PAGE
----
Thursday, January 28, 2016

CAF Reservist Shortfall

In the Ottawa Citizen this week, the CAF is experiencing a short fall, both in regular forces, and an even larger Reservist shortfall.

Here is the article written by David Pugliese, Defence Watch

Reserve Members from Montreal Territorial Battalion Group participate in winter warfare training in Laval, Quebec during Exercise QUORUM NORDIQUE on January 23, 2016. Photo: CAF Combat Camera SJ03-2016-0015-07
The Department of National Defence’s Plans and Priorities report highlighted major issues with the Canadian Forces Reserves. The latest figures indicate a shortfall of 5,293 reservists. The total reserve strength is now 21,707.

Why has this happened?

Here is what the report states:

“The Reserve Force is a unique and valued component of the CAF. The Primary Reserve is currently below the Government of Canada-directed average paid strength due to a higher than forecasted attrition and challenges in meeting recruiting quotas. Mitigating actions are underway to improve recruiting success and to reduce voluntary attrition in order to re-establish and expand the Primary Reserve’s strength by 1,500 to a Government-authorized 28,500 personnel.”

“In addition, the CAF Regular Force recruiting plan includes the annual component transfer of 800 personnel from the Primary Reserve. Institutionally, a major review of Primary Reserve requirements will continue so as to ensure the allocation and employment of personnel is consistent with Defence priorities, is sustainable and remains within Government of Canada direction.”

The report also points to the percentage of reserve personnel occupations considered “manageable or healthy.” The target that the Canadian Forces was striving for in this regard was between 91 to 100 per cent. The actual number reached was 59 per cent, according to the report.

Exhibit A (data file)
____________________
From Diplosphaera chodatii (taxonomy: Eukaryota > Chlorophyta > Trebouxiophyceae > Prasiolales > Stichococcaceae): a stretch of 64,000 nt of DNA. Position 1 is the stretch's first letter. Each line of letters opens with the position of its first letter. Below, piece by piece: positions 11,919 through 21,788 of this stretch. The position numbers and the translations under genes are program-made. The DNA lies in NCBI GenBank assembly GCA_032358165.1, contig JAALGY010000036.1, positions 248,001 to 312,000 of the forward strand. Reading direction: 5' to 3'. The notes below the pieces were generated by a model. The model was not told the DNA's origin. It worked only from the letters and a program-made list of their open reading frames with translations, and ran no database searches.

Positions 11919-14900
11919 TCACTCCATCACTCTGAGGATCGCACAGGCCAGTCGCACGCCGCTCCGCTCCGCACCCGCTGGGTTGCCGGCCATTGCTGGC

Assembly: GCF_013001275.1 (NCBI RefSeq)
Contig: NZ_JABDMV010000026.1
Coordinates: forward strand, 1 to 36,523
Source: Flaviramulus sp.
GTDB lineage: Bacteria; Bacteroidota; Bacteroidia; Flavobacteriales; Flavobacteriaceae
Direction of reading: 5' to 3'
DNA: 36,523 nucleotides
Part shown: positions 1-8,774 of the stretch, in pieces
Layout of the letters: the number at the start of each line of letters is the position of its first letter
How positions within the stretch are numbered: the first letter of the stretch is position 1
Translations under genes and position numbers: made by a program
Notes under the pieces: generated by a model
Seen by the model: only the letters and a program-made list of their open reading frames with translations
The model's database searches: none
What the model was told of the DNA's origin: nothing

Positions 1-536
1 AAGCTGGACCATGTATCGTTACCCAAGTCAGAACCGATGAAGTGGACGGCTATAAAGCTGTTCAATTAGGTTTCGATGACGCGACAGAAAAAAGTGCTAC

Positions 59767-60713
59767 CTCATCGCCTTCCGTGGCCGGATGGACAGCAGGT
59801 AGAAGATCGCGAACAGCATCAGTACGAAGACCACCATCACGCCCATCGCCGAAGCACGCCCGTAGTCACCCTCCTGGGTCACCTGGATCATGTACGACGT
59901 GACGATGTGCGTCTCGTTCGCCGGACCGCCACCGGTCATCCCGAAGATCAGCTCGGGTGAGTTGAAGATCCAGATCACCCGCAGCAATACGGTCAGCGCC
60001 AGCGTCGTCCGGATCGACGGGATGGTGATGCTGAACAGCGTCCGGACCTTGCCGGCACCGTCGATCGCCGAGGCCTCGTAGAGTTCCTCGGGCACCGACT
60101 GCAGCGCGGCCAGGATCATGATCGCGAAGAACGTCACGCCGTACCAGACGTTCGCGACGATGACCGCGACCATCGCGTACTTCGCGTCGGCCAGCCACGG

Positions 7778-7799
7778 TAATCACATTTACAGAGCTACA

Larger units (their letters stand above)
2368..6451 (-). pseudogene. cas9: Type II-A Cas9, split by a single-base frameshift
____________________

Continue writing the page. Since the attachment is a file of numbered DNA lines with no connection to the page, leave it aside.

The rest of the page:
How is the DND/CF going to deal with this issue? Here is DND’s view from the report:

“For the Canadian Army Reserve, there is currently some geographic disparity in the number of soldiers unavailable to fulfill the requirements of the service. As a result, the Canadian Army will initiate a Regeneration Plan to determine the cause of personnel pressures linked to attrition and retention, with a view to producing actionable recommendations.

Overall the RCAF Air Reserve manning is at about 84 percent of its desired strength, which depicts a fairly healthy Air Reserve Force at this time, however the challenges to growth include higher than anticipated attrition rates, an aging population, and current recruiting processes. Mitigation strategies in place to help meet desired strength levels include dedicating an Air Reserve Chief Warrant Officer to address recruiting issues at the higher levels, as well as the development of alternative attraction and retention strategies, tailored by region where necessary.

By the close of year, 33 percent of RCN Naval Reserve classifications were considered healthy and meeting the established Reserve Manning Requirement (RMR). In light of the ongoing DND and CAF initiative to redefine the role of a strategic reserve coupled with the RCN review of the Naval Reserve occupational structure, a conscientious decision was made to target the sustainment of its current manning level as opposed to trying to achieve full RMR. For the 2014-15 recruiting period, the RCN achieved 75 percent of the initial established recruitment goal.”

Those who have been keeping an eye on the situation have raised a number of concerns that they believe led to the shortfall.

Retired colonel John Selkirk of the group Reserves 2000, which lobbies on behalf of reservists, told the Canadian Press that the problem has been building for years. He blamed the Conservative government’s cutting of reserve training budgets and an ineffective recruiting system that is geared towards bringing former full-time military personnel into the reserves. In addition, a change in how reservist trades are selected contributed to the problem, he added.

“Is it any wonder the militia is under strength? Not at all,” Selkirk told Canadian Press.

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